Earth is fast becoming a more crowded place—and it may become even more crowded than expected. According to a new projection of human population growth, there could very well be 12.3 billion people by century’s end, up to 2 billion more than some estimates.
The number’s not written in stone, but it’s something to consider. Life’s already pretty complicated with 7.5 billion people confronting environmental problems, food insecurity, and spotty public health. Are we ready for more?
“A rapidly growing population will bring challenges,” says statistician and sociologist Adrian Raftery of the University of Washington. “But I think these challenges can be met.”
In a study published in Science, Raftery and 13 other scientists analyzed new data provided by the United Nations on national trends in fertility, mortality, migration, and age patterns.
The most recent UN estimates put the global population at 10.9 billion by 2100. Some demographers have, however, criticized that projection as excessively high. The projections also contained a great deal of uncertainty, with possible population scenarios of as many as 15.8 billion people, or as few as 6.2 billion.
That wide range was determined by calculating what would happen if women on average had 0.5 more or fewer children than expected. That’s not a bad rough guide, but it is statistically rudimentary, failing to account for how those numbers will vary from country to country.
Raftery’s group took a finer-grained look at the data, running population models on a country-by-country basis. “There is an 80-percent probability that world population, now 7.2 billion, will increase to between 9.6 and 12.3 billion in 2100,” they concluded.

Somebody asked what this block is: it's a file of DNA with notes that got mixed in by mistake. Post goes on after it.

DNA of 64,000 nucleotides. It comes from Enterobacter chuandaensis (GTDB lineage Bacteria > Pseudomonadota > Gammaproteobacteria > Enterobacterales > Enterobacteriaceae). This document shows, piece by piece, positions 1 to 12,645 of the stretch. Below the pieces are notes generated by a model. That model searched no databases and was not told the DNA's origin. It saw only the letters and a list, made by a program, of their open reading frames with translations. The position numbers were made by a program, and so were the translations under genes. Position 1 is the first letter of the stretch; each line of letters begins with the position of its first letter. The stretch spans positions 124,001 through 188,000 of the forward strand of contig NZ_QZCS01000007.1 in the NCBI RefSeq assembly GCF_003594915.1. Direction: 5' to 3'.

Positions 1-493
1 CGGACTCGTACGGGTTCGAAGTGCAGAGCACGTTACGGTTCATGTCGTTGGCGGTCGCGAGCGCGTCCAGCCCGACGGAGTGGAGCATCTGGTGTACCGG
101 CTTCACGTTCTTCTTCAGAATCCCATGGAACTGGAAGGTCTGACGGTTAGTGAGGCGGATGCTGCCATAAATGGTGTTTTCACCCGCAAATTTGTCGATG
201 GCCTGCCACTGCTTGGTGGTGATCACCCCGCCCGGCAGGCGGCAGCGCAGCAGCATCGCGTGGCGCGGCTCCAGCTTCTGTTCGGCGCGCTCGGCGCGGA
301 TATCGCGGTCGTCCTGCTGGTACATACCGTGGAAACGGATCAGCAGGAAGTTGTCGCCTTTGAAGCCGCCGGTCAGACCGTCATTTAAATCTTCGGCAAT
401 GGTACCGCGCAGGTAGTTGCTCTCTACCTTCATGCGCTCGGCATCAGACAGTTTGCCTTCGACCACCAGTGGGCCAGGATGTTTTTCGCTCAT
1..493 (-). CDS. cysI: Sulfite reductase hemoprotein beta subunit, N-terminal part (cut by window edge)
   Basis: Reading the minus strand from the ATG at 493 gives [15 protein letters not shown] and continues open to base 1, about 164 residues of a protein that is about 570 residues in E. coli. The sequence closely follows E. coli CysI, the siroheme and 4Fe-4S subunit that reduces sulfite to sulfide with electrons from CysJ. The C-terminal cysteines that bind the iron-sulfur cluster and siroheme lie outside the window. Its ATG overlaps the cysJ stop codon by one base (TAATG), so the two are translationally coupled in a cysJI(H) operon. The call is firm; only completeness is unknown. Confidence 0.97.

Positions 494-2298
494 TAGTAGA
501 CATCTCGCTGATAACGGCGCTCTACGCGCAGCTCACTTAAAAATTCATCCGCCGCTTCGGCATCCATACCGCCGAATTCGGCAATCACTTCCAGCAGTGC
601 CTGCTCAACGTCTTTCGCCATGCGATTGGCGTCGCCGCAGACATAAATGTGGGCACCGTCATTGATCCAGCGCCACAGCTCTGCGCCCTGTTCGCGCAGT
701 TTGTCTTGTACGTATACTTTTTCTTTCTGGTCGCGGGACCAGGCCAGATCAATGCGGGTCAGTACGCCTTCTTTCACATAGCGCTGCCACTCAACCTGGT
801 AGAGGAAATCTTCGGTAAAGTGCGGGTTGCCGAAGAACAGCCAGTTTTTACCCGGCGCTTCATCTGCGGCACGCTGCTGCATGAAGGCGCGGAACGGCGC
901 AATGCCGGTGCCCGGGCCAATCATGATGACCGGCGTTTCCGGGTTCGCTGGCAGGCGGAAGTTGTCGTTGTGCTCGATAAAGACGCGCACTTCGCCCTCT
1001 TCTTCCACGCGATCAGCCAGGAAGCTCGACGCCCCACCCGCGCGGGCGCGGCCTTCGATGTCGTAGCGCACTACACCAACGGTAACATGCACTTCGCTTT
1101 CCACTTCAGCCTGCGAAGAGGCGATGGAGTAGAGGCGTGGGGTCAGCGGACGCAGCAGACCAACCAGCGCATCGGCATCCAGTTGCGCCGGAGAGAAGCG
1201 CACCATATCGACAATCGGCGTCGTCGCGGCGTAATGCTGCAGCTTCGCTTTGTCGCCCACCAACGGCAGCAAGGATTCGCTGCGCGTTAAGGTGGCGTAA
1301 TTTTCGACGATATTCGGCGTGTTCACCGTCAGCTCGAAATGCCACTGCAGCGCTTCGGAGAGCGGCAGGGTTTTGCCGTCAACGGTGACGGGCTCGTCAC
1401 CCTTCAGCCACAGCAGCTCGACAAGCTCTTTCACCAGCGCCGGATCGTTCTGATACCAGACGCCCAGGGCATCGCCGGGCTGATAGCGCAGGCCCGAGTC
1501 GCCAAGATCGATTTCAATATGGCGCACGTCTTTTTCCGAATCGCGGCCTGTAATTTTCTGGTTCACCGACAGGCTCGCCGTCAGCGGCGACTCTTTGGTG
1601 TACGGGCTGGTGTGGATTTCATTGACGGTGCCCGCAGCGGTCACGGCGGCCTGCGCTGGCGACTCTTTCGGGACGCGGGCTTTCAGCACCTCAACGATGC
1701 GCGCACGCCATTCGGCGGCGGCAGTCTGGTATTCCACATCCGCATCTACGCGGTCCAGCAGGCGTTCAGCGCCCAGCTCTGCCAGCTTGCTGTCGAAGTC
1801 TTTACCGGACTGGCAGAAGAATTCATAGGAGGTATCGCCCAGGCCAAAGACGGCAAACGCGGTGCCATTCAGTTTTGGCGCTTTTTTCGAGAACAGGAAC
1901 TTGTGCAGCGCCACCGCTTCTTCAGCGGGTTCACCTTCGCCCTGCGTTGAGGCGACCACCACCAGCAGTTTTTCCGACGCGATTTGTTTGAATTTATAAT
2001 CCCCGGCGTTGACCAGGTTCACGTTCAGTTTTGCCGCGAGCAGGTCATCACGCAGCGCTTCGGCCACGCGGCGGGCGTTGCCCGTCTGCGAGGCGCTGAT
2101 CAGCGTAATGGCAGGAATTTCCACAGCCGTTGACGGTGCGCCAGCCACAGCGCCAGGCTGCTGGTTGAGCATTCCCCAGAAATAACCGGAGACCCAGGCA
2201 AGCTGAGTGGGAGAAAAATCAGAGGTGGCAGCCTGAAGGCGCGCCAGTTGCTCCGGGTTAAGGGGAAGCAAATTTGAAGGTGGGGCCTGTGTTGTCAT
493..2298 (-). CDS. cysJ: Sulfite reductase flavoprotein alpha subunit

Within that total, populations will level off in Asia and South America, where fertility rates have slowed considerably, but follow a very different trajectory in Africa, where fertility has not dropped as fast as expected.
As a consequence, the continent’s population “is projected to rise to between 3.1 billion and 5.7 billion with probability of 95 percent by the end of the century,” concluded the researchers. Most of that growth would be concentrated in sub-Saharan Africa.
“What they’re doing makes a lot of sense,” says economist and demographer David Lam of the University of Michigan, who was not involved in the study. “It’s more rigorous and scientifically valid” than previous population predictions.
Over the last several decades, fertility rates dropped rapidly in many parts of the world, a change attributed to a number of factors: expanded contraceptive use, women’s education and economic opportunities, and also changes in mortality. As people become healthier and live longer, they tend to have smaller families.
Whether that will happen in Africa is unclear. There remains a tremendous need for education and family planning: Just half of sub-Saharan women can read, and 36 million women don’t have access to contraception. Were those needs met, though, Africa might not follow the expected path.
Raftery’s team cited research by demographers John Bongaarts and John Casterline, who noted in a 2012 Population and Development Review article that cultural differences play an important role. In particular, ideal family sizes in Africa tend to be larger than in Asia or Latin America.